According to the Centers for Disease Control (CDC) reports 1990-2008, New York state was the most affected by Lyme disease outbreaks, followed by Pennsylvania, Connecticut, New Jersey, Massachusetts, Wisconsin and Maryland. The risk of exposure to Lyme disease is considered less in other states but anyone spending time outdoors in vegetated areas should exercise precaution over tick bites. The most infamous of cases in the history of Lyme disease is the outbreak in Old Lyme, Connecticut, which led to the disease’s classification in the 1970s.
Lyme disease is the most prevalent tick-borne condition in the US and is more of a concern there than in the rest of the world. However, many doctors remain unaware of the risk of Lyme disease and its symptoms which may mean that the disease is vastly under-reported. The CDC estimated around 35,000 new cases in 2008 but the true incidence may be considerably higher. Most cases are reported in June and July each year, with the vast majority occurring between April and October. In places such as Texas, where Lyme disease is not considered endemic, the rate of confirmed cases is only around 0.4 per 100,000 people. The likelihood is that many cases are not being recognized by physicians in Texas and may be misdiagnosed.
The Lone Star tick (Amblyomma americanum) is also thought to carry Borrelia burgdorferi, the bacterium that causes Lyme disease outbreaks, and this may mean that patients are suffering co-infections which remain undiagnosed and untreated. Differences in how cases are reported around the world can mean that rates of incidence in Europe, Asia, and Russia may not be directly comparable to those in North America.
Lyme Disease Cases Increasing
The presence of ticks in a particular area is connected to climatic conditions and research in recent years appears to show that tick population can be fairly accurately predicted using a combination of temperature measurements and NDVI (Normalized Difference Vegetation Index). NDVI is a tool where the distribution of living green vegetation is able to be detected, usually using satellite imagery and remote sensing techniques (Kitron et al. 1997, Estrada-Peña 2002). Ticks are much more likely to be present where lush vegetation is available, particularly where this vegetation is fairly continuous and not broken by open spaces or dry areas.
Using such assessments it is possible to create predictive Lyme disease maps and tailor public health warnings to the likely risk of a Lyme disease outbreak. Such maps have been used in North America at both the state and national level and similar techniques are also in use in Europe (Nicholson and Mather 1996, Dister et al. 1997, Kitron et al. 1997, Estrada-Peña 1998, Randolph 2001, Randolph 2000). Mapping the distribution of the Ixodes ticks is not the only way that health authorities are looking at predicting or, more optimistically, preventing Lyme disease outbreaks.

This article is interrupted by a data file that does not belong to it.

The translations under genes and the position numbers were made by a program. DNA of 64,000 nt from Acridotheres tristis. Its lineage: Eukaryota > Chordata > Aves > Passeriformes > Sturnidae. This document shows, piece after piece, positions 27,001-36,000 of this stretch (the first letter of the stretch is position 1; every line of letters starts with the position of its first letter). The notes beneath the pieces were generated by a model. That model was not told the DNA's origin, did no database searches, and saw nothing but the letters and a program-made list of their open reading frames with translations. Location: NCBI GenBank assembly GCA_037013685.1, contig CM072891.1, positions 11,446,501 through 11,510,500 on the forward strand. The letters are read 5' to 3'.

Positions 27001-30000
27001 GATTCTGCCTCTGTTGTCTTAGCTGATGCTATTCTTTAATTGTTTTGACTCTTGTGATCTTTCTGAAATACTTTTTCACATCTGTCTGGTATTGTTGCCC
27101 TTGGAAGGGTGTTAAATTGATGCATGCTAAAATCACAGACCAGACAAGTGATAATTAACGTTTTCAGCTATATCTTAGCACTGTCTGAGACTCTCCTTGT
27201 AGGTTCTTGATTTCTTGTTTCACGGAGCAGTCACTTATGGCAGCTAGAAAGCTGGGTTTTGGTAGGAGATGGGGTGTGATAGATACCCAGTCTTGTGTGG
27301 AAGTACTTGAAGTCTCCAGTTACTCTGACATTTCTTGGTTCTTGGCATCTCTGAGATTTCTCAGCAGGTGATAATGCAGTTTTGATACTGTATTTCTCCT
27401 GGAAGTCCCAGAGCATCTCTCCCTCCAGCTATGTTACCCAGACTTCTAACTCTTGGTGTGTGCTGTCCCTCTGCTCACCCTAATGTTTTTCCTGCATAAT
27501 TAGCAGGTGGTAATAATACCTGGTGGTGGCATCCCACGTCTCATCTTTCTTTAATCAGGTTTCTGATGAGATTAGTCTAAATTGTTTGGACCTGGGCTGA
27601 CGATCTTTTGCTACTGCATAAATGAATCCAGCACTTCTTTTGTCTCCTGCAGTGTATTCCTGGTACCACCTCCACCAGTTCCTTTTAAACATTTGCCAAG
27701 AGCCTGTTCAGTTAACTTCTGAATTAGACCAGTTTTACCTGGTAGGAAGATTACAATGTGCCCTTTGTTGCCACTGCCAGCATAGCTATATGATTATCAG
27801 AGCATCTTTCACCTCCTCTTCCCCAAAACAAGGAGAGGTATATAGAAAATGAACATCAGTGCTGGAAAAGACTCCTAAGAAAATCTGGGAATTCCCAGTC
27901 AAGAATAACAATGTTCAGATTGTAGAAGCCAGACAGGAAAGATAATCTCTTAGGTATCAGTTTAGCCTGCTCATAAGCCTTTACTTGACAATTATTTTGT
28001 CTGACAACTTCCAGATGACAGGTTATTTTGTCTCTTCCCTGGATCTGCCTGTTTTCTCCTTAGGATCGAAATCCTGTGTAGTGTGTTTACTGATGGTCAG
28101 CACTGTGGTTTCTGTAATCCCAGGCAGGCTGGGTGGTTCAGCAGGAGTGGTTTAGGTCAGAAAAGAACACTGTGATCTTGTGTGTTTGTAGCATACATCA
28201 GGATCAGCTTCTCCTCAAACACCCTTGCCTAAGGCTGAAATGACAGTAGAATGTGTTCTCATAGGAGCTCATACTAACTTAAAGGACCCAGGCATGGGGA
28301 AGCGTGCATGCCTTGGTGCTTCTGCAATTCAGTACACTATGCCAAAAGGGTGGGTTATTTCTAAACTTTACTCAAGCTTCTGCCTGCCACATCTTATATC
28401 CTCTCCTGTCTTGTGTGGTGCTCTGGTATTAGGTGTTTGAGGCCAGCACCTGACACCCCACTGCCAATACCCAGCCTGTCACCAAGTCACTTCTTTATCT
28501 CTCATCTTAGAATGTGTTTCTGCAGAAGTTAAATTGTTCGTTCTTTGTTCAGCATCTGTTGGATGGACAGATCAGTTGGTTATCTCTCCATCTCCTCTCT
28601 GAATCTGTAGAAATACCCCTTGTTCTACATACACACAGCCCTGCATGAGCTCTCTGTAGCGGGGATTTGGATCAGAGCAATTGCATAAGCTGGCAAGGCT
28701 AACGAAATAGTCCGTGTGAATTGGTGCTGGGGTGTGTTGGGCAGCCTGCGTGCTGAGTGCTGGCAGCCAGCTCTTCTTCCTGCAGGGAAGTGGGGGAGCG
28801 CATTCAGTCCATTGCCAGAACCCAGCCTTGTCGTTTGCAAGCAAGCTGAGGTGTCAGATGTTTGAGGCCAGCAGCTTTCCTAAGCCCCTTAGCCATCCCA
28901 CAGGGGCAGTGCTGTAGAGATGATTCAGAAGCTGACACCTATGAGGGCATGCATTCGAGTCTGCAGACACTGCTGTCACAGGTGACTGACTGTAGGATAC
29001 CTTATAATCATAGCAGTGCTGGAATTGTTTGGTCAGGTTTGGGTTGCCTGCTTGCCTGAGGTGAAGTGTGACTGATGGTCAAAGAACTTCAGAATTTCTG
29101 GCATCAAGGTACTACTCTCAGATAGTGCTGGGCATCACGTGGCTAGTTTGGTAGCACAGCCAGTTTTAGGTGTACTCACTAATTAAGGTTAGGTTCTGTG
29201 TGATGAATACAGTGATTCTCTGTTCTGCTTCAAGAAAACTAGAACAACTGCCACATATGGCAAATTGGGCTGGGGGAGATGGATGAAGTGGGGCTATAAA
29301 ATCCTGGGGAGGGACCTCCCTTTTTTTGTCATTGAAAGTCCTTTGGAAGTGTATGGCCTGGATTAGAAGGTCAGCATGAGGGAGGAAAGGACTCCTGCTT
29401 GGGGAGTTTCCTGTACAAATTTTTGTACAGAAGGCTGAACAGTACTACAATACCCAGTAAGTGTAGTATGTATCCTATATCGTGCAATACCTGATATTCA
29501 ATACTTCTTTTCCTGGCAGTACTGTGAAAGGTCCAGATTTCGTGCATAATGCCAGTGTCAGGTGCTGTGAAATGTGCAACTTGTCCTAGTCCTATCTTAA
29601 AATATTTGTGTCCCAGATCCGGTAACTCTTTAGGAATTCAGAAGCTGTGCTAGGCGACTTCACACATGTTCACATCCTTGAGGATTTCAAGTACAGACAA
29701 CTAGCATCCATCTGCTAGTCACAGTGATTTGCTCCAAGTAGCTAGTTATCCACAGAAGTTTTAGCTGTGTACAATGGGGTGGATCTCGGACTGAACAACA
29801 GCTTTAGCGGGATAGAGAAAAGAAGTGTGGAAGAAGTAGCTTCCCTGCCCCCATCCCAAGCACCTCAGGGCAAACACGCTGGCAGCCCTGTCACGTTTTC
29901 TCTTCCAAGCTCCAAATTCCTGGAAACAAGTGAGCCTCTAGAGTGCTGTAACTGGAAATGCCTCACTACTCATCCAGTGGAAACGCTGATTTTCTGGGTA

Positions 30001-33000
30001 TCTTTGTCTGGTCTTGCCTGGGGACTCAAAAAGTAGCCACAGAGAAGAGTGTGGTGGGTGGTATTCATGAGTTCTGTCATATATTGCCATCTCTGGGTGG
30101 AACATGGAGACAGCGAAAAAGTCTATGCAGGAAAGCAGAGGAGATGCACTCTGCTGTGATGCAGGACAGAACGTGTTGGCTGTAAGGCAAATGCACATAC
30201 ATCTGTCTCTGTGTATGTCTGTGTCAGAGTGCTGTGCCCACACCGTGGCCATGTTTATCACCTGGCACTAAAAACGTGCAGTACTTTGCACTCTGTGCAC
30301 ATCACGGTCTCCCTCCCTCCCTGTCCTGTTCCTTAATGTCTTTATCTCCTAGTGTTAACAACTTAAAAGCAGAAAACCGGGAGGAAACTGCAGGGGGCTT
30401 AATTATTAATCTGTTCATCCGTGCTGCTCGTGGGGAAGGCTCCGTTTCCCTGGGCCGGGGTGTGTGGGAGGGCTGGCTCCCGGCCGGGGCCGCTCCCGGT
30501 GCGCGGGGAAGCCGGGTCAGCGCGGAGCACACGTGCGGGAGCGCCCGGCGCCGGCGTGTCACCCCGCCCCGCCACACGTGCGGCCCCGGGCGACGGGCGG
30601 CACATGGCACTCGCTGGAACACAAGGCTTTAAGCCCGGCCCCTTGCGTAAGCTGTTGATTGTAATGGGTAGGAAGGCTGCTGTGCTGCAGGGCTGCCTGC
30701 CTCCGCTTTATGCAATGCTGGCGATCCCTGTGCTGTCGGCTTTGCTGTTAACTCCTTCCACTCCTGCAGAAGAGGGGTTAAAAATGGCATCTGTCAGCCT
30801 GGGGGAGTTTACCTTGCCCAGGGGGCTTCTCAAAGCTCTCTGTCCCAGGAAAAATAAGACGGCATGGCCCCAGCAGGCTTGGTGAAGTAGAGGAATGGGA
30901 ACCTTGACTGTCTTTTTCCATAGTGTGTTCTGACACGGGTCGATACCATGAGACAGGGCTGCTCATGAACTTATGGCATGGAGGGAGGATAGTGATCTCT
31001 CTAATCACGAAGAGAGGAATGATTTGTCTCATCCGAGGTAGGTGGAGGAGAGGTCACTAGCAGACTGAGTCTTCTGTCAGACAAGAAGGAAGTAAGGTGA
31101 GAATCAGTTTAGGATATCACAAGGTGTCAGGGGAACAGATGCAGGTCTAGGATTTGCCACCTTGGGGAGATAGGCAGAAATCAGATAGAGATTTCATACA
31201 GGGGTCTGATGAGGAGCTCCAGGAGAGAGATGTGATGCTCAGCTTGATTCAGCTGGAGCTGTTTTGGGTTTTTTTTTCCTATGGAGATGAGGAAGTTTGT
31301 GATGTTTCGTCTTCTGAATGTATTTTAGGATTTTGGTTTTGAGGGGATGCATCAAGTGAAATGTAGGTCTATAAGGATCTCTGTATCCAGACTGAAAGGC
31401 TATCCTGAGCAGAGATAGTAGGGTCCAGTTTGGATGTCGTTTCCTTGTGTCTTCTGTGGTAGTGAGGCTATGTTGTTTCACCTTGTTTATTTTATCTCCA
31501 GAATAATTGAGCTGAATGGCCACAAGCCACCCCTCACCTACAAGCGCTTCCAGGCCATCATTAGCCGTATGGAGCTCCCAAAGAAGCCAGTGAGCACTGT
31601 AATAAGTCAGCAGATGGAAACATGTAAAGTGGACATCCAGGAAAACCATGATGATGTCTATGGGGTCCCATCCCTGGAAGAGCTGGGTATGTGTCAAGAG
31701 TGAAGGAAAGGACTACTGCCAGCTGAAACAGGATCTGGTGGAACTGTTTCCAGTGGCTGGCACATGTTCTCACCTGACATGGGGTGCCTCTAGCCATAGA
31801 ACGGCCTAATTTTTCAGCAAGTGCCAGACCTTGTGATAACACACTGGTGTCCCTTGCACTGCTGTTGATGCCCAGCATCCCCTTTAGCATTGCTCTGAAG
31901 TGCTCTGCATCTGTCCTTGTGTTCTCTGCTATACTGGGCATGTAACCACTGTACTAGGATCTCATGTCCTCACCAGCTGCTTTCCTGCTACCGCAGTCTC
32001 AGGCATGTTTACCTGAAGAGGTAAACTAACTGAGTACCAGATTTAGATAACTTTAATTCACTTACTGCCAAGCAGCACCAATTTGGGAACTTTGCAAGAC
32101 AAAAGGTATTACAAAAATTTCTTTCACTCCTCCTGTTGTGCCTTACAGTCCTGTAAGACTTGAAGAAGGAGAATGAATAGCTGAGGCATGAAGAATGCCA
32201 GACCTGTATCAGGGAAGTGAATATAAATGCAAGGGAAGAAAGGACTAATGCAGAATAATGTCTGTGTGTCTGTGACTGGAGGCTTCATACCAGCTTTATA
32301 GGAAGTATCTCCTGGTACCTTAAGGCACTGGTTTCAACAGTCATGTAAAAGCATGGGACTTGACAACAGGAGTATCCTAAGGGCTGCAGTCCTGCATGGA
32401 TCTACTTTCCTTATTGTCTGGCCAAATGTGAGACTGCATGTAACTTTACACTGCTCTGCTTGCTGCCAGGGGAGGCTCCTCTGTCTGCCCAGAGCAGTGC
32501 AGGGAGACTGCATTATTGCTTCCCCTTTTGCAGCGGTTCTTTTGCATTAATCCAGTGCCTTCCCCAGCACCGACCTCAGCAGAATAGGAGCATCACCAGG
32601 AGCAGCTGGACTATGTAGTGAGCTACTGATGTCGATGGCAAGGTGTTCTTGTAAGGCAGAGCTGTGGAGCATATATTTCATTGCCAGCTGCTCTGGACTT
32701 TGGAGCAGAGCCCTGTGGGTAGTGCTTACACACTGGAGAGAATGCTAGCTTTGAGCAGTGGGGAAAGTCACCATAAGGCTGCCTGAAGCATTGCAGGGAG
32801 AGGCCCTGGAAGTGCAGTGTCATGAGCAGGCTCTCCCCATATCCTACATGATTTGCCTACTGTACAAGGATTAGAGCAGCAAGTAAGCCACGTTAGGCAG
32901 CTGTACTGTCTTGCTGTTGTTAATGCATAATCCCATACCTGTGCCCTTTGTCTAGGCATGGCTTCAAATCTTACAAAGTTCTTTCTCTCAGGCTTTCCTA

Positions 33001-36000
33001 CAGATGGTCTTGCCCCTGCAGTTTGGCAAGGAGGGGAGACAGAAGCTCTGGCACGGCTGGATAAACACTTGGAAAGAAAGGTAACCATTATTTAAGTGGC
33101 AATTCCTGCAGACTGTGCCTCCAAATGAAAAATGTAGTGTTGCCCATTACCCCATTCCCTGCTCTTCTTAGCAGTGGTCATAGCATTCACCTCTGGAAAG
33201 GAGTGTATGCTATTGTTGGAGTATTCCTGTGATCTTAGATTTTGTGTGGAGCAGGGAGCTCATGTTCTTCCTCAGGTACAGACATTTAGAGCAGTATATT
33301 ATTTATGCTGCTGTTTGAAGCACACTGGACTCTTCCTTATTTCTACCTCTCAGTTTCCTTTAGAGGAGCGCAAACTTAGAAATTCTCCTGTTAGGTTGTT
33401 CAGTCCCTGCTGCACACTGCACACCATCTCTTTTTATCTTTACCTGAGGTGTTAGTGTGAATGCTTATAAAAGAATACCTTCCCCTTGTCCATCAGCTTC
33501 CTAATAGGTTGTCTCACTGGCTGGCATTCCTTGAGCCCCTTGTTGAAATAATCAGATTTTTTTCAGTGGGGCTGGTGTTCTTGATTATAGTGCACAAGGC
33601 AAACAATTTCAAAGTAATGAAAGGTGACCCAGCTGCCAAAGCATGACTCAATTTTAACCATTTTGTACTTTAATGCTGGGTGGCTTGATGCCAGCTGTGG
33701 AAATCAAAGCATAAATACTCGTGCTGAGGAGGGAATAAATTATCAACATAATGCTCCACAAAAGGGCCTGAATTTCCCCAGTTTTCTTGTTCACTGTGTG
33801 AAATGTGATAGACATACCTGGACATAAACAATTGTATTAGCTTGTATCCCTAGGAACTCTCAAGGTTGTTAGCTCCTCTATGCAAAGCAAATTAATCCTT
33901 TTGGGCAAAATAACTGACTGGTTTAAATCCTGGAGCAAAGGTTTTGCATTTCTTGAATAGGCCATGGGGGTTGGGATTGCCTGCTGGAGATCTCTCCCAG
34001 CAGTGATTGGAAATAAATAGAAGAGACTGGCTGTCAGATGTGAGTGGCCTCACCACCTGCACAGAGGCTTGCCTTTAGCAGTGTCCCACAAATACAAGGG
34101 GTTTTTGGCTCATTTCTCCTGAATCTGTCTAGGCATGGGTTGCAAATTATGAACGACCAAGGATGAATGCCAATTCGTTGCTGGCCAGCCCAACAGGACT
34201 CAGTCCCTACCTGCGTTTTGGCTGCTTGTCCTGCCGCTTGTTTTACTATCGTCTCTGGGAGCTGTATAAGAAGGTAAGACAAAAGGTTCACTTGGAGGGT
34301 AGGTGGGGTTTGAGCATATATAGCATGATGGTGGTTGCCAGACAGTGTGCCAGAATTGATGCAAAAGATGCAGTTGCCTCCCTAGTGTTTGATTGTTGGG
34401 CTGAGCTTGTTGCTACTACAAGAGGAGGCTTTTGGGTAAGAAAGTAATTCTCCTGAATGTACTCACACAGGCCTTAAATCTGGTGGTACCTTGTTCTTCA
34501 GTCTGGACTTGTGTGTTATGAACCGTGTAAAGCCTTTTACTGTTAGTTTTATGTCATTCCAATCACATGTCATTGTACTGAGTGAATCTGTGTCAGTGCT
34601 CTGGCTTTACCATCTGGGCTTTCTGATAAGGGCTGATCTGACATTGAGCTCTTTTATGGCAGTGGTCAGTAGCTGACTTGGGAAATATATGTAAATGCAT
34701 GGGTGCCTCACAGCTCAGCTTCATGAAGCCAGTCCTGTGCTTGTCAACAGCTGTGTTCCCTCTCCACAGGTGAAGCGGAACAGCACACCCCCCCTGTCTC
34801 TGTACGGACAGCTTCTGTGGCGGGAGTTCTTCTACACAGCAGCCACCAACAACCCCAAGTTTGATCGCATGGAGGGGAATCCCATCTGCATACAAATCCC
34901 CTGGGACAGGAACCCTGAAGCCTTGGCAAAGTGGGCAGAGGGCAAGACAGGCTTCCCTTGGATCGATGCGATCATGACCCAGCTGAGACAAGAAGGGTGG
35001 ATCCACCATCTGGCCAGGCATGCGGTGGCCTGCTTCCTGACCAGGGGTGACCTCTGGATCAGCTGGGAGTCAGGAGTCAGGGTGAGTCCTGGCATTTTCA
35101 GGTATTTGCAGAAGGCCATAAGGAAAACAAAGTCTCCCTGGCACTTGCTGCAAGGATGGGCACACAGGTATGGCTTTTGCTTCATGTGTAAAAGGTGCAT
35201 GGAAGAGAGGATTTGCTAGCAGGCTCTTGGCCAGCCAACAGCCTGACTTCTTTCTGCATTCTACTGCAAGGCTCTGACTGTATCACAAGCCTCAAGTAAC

Connecting Animal Populations with Lyme Disease Outbreaks
Researchers at the Institute of Ecosystem Studies in Millbrook, New York, issued a warning in 1999 that that the large fall acorn crop could mean a major Lyme disease outbreak the following year. Their reasoning was that animals such as mice and deer would be attracted to the area and that these are the major host-animals for ticks which transmit Lyme disease. As it was, there were no reports of major Lyme disease outbreaks in the area connected to the oak forests, perhaps due to people being more aware of the risk and taking steps to prevent tick bites or due to other factors.
Further research at the University of Connecticut and Oregon State University established a clear connection between the size of an acorn crop and the number of ticks in an area. Where acorn production increased so did the numbers of gypsy moths, white-footed mice, and deer, and in years after a large acorn crop the numbers of tick larvae were said to be eight times those of poor years for acorns. The number of ticks on each mouse were also stated as being about 40% higher following a good acorn crop. This kind of research is helpful, perhaps, in giving guidance on the avoidance of tick-endemic areas and in assessing the risk levels for Lyme disease outbreaks but there is little that can be done to reduce the levels of ticks without also affecting the wider ecosystem of an area.
Nicholson MC, Mather TN. (1996) Methods for evaluating Lyme disease risks using geographic information systems and geospatial analysis. Journal of Medical Entomology, 33(5): 711-720.
Estrada-Peña A. (1998) Geostatistics and remote sensing as predictive tools of tick distribution: a cokriging system to estimate Ixodes scapularis (Acari : Ixodidae) habitat suitability in the United States and Canada from advanced very high resolution radiometer satellite imagery. Journal of Medical Entomology, 35(6): 989-995.
Dister SW, et al. (1997) Landscape characterization of peridomestic risk for Lyme disease using satellite imagery. American Journal of Tropical Medicine and Hygiene, 57(6): 687-692.
Randolph SE. (2001). The shifting landscape of tick-borne zoonoses: tick-borne encephalitis and Lyme borreliosis in Europe. Philosophical Transactions of the Royal Society of London Series B Biological Sciences.; 356:1045-56
Randolph SE. (2000) Ticks and tick-borne disease systems in space and from space. Advances in Parasitology, 47: 217-243.
WHO | Using climate to predict disease outbreaks: a review http://j.mp/llirjl
Kitron U, et al. (1997) Spatial analysis of the distribution of lacrosse encephalitis in Illinois, using a geographic information system and local and global spatial statistics. American Journal of Tropical Medicine and Hygiene, 57(4): 469-475.
Orloski KA, et al. (2000) Surveillance for Lyme disease – United States 1992-1998. Morbidity and Mortality Weekly Report, Centres for Disease Control, Atlanta, 28: 1-11.